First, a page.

Star Wars: The WORST Betrayal of the Clone Troopers was cut from Revenge of the Sith


A deleted scene from Revenge of the Sith actually appears in the film’s now decanonized novelization detailing a clone squad donning Jedi robes to deceive the Jedi.

Order 66, as shown in 2005 Star Wars: Revenge of the Sith, it was a shocking betrayal, as Clone Troopers across the galaxy turned on the Jedi who, just moments before, were their comrades and leaders in the war against the Separatist forces. The single most treacherous act was the attack on the Jedi Temple on Coruscant, led by Anakin Skywalker, which resulted in the slaughter of countless Padawans and hatchlings. However, the clones played another role in that siege, detailed in a sequence cut from the film.

Published unfinished in 2010, and elaborated on in the film’s novelization (which is no longer considered canon), the scene shows the worst and most painful betrayal of the Clone Troopers when a detachment donned the robes of the Order to set a trap for any Jedi who responded. to the false flame to return home. This ploy feels even more sinister than executions on the battlefields.

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In the incomplete scene, Obi-Wan Kenobi and Yoda return to the Jedi Temple, where they are greeted by the impostors. Obi-Wan says, “You clones are terrible Jedi,” before the clones fire their blasters at the two Jedi Masters. Of course, Yoda and Obi-Wan are faster and easily defeat the clones.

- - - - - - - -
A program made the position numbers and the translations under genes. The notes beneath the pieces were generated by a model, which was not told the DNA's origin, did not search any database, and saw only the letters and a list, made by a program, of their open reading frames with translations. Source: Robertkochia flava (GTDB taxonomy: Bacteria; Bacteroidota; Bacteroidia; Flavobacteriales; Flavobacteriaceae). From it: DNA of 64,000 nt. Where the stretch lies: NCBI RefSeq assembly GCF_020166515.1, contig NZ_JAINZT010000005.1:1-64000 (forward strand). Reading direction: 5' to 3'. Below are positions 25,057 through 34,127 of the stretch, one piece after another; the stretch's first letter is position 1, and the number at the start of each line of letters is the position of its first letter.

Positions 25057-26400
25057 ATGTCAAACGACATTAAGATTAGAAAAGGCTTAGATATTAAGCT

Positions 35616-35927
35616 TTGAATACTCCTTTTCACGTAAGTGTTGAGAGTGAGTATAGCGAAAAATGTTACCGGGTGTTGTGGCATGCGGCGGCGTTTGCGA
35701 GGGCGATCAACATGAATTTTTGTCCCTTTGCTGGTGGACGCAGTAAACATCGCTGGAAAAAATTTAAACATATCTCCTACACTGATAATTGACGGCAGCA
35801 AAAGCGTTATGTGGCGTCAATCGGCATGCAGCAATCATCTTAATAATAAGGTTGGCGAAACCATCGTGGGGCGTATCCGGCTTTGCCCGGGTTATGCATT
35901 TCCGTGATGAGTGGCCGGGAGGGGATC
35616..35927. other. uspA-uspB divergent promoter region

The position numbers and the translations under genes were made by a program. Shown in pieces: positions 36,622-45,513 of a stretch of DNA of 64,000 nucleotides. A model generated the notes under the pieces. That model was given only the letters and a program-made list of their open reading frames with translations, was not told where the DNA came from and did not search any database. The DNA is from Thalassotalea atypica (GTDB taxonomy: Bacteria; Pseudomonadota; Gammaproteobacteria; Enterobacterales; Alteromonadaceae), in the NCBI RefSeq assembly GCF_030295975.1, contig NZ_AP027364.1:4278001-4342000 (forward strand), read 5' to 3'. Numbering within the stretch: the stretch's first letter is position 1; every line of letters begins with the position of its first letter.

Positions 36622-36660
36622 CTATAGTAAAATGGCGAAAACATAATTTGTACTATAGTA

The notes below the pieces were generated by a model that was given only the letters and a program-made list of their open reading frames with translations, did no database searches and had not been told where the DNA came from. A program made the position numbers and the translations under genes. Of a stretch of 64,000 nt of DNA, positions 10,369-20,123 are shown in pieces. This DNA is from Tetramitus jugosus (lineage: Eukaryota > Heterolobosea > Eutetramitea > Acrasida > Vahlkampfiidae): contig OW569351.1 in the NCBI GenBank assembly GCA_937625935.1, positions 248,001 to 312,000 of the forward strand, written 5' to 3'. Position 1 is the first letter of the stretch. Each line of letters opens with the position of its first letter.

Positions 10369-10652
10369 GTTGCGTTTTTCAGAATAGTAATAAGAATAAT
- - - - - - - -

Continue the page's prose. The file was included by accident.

The novelization provides additional details, revealing that the fake Jedi are eight members of Decoy squad five, a detachment of the 501st Legion under the leadership of Anakin Skywalker. However, in the prose sequence, Obi-Wan and Yoda unfold their own deceptions: Obi-Wan pretends to be a homeless beggar with a young Jedi, that is, a Jedi, who seeks refuge in the temple. When the clones search for proof that the boy is a Jedi, Yoda jumps into action and says: My lightsaber, the first clue would be, huh?

Obi-Wan, however, seeks to prevent any violence, but the clones drop their blasters anyway. “Six seconds later,” the novel says, “all eight were dead.”

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Obi-Wan and Yoda in Star Wars: Revenge of the Sith

The use of the Jedi robes in the ploy becomes more sinister and heartbreaking with further reflection: the clones likely removed the robes from the bodies of the Jedi they had slain moments before this altercation. But even if the robes hadn’t actually been taken from the dead, they still belonged to the same Jedi the clones had betrayed. Those robes are a symbol of his order and are supposed to symbolize peace, not deception.

Order 66 nearly wiped out the Jedi entirely, and the Order’s few survivors not only have to live with that failure, but also with the knowledge that they were destroyed by those they trusted.

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